Twin Sisters Give Birth to Baby Boys on the Same Exact Day
Lifestyle| | By Margo Gothelf
It doesn’t get more coincidental than this!
Twins Kim Abraham and Danielle Grant have been side by side since they were born. The 32-year-old sisters have done everything together and even gave birth on the same day!
“We both wanted babies, but we didn’t think we would get pregnant the same time,” Grant told the Asbury Park Press. “This was not planned.”
The sisters spent their pregnancies doing everything together. They coordinated doctor’s visits and even had similar food cravings. The twins also shared a gender reveal party, where they both found out they would be having boys.
The similarities didn’t stop after the gender reveal party. The twins then found out that they shared a due date. They were both expected to give birth on April 22.
“We thought it would be a couple days off. It was definitely unbelievable. It was awesome,” Grant said to Inside Edition.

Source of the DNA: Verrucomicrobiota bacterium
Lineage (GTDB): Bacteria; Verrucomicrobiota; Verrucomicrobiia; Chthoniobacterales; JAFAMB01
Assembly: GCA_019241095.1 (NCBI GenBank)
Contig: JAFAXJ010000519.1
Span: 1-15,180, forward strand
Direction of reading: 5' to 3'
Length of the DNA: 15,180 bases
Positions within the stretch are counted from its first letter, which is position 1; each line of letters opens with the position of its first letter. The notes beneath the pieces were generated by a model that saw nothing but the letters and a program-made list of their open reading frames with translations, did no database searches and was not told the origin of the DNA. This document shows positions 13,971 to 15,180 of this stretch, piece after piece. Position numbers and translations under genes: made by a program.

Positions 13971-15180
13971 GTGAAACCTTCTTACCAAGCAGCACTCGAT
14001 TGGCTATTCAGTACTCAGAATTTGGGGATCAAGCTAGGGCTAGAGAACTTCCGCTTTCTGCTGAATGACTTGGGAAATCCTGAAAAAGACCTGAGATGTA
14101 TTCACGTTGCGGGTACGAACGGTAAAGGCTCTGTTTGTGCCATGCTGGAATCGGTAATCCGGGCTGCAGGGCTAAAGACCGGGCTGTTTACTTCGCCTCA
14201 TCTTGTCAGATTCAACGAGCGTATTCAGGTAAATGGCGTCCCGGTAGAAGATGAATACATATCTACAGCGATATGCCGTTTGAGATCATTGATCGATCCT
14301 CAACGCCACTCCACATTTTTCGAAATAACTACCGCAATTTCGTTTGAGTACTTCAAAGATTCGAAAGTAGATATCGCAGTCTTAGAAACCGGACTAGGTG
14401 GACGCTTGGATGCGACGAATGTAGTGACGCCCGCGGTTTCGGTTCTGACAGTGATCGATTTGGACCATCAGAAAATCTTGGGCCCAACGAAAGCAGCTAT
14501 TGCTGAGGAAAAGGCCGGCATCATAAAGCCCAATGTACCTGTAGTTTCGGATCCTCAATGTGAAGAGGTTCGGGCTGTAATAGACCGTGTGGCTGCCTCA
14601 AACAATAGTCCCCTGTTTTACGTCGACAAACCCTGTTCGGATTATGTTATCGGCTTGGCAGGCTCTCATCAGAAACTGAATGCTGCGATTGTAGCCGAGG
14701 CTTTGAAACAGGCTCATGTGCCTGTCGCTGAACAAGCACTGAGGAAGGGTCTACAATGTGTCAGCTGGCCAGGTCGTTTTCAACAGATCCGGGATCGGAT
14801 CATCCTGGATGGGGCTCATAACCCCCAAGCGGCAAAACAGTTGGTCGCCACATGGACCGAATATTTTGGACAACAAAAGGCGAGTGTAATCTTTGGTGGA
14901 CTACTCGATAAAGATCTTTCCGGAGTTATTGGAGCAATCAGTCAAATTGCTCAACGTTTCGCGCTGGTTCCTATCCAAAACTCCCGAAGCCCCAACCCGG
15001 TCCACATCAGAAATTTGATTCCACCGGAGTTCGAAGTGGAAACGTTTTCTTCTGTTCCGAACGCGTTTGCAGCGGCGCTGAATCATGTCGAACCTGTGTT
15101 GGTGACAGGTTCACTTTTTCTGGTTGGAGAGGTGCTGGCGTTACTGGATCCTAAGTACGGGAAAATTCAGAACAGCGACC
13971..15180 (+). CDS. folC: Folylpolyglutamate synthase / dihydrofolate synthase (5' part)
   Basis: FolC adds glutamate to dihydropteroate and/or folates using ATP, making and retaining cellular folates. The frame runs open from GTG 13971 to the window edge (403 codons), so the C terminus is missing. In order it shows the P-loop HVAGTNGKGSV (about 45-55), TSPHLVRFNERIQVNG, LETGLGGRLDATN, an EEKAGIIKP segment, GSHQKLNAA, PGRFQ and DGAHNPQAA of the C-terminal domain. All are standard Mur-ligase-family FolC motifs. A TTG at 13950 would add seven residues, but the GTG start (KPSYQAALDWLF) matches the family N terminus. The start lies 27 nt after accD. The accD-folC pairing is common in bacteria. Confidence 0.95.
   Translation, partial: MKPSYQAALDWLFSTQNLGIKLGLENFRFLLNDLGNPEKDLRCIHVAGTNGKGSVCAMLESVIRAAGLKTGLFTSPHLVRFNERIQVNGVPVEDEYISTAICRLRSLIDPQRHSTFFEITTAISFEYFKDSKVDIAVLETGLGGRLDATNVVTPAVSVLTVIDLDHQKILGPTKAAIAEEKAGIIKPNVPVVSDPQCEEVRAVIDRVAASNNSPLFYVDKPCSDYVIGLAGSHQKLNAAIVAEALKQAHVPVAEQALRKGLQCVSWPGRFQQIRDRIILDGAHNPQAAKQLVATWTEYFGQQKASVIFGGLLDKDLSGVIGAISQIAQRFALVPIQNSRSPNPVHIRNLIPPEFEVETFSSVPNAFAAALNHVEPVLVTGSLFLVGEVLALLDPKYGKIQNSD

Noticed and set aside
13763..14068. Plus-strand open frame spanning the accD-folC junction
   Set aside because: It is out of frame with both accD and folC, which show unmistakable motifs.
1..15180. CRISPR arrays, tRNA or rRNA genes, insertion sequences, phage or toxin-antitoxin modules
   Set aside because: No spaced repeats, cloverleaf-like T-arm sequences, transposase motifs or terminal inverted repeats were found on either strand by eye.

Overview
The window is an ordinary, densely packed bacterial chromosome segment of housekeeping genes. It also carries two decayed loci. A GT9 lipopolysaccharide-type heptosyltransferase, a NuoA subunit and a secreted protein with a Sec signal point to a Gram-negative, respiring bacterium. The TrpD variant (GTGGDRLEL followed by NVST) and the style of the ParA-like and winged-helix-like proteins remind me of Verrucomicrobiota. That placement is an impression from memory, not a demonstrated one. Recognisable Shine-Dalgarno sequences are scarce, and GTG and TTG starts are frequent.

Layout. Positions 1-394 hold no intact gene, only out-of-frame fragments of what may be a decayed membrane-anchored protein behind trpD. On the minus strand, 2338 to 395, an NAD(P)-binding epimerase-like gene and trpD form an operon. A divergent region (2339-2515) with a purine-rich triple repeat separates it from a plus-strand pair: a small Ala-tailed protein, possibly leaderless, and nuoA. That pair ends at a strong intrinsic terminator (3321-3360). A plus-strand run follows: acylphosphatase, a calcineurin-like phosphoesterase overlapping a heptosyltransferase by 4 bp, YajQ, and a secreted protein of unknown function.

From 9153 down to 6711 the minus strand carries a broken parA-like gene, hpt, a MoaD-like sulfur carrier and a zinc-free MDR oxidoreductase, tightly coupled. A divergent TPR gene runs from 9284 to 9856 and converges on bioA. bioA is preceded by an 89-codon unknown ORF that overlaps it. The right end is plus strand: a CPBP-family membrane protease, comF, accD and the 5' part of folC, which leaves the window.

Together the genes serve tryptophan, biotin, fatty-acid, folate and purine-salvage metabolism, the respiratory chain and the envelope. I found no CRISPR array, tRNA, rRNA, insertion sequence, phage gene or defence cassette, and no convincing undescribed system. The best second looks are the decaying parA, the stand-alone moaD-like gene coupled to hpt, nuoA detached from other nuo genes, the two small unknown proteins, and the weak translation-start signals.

Regardless of having the same due date, the sisters still thought it would be highly unlikely that they would go into labor on the same day.
“The chance of actually going on your due date is not good, so we’re like, ‘They’re never going to be born the same day. Just a couple days. It’s still really cool,” Grant told Inside Edition.
While the twins did not go into labor on their due date, they both had to be induced later that week and chose the same date. They even picked neighboring rooms in the hospital.
“Yes, we were texting each other and FaceTiming each other to see what was going on and how she was doing and how I was doing. My mom was there — back and forth — in-between the rooms and then our husbands were in-between the rooms just to see what was going on,” Grant said to Inside Edition.
Danielle Grant gave birth to Roman at 11:42 a.m. and Abraham followed later that afternoon with Aaron at 3:21 p.m.
According to professor Olga Malpica Proctor, the odds of twins giving birth on the same day “are about 8 in 100,000.”
Proctor also said the odds are “roughly the same odds of someone getting struck by lighting once in their lifetime. The odds that both of those babies are the same gender is approximately 4 in 100,000.”
“That is just so amazing,” Proctor told the Asbury Park Press.